The Academy says backlash over non-televised categories was based on "inaccurate reporting."
Have no fear, Oscars fans, you'll still be able to see every award category during this year's telecast!
The Academy of Motion Picture Arts and Sciences released a statement on Wednesday clarifying their controversial decision to award four of this year's Oscars during commercial breaks -- a decision that sparked backlash among filmmakers and fans alike on social media.
"We’d like to assure you that no award category at the 91st Oscars ceremony will be presented in a manner that depicts the achievements of its nominees and winners as less than any others," reads the statement from the Academy's officers, headed by President John Bailey. "Unfortunately, as the result of inaccurate reporting and social media posts, there has been a chain of misinformation that has understandably upset many Academy members."
The statement goes on to clarify the Academy's original decision about the formatting change -- which is designed to ensure the telecast stays under three hours -- noting that it was "discussed and agreed to by the Board of Governors in August, with the full support of the branch executive committees."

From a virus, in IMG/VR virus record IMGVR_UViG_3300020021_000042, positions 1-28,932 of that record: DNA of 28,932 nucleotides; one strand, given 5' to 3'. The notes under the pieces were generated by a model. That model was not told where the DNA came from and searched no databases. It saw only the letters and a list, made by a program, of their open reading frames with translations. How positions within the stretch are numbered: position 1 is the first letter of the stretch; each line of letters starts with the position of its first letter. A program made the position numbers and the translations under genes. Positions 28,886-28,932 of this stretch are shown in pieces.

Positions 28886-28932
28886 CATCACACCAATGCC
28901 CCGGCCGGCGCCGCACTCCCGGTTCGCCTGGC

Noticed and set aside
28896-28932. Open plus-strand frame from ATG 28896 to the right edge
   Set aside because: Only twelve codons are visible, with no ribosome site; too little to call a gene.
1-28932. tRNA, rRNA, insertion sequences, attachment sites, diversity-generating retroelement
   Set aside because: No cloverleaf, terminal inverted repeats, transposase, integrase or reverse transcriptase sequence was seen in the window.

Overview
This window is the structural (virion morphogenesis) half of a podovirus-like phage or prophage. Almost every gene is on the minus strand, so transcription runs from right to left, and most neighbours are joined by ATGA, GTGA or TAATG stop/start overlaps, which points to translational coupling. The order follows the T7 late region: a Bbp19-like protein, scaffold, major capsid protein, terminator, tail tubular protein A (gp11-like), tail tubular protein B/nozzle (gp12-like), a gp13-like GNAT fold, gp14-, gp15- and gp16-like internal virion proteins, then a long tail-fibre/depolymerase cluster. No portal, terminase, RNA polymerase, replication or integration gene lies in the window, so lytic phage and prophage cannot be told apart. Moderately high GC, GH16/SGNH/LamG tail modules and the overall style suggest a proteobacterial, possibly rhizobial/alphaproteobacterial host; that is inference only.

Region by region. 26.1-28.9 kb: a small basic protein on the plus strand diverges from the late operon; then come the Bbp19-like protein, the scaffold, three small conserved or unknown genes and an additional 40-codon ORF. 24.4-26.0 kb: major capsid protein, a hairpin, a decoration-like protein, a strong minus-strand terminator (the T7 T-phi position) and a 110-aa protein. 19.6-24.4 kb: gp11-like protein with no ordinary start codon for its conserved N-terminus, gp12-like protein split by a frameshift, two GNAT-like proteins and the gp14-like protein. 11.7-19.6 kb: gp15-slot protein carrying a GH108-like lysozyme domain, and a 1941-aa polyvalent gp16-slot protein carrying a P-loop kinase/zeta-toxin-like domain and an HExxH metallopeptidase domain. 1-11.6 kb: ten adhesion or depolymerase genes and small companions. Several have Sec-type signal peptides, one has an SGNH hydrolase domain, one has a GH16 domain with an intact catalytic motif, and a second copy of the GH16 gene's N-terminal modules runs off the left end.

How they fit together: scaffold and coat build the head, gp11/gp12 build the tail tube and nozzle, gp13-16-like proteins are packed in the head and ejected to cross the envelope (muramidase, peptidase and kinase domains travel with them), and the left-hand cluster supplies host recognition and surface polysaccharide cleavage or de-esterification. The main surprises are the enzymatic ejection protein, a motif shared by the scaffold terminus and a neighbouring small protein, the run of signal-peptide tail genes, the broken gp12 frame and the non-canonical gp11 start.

"All 24 Award categories are presented on stage in the Dolby Theatre, and included in the broadcast," the statement explains. "Four categories – Cinematography, Film Editing, Makeup and Hairstyling, and Live Action Short – were volunteered by their branches to have their nominees and winners announced by presenters, and included later in the broadcast. Time spent walking to the stage and off, will be edited out."
All winning speeches will also be included in the telecast, and in future years, four to six different categories may be selected to rotate in for this year's commercial break categories. The statement also notes that Cinematography, Film Editing, Makeup and Hairstyling and Live Action Short will be exempted in 2020.
For reference, here is who is nominated in each of those categories:
Never Look Away
A Star Is Born
BEST FILM EDITING
BEST LIVE ACTION SHORT FILM
BEST MAKEUP AND HAIRSTYLING
Mary Queen of Scots
This is just the latest announcement about the 2019 Oscars that has been met with blowback. There was Kevin Hart's initial hiring and subsequent stepping down, before ABC finally confirmed the show would "wisely" go on without a host. Then there were reports that last year's Best Acting winners would not be asked back to present this year -- a move the Academy quickly rectified.
The 91st Annual Oscars air on Sunday, Feb. 24 on ABC.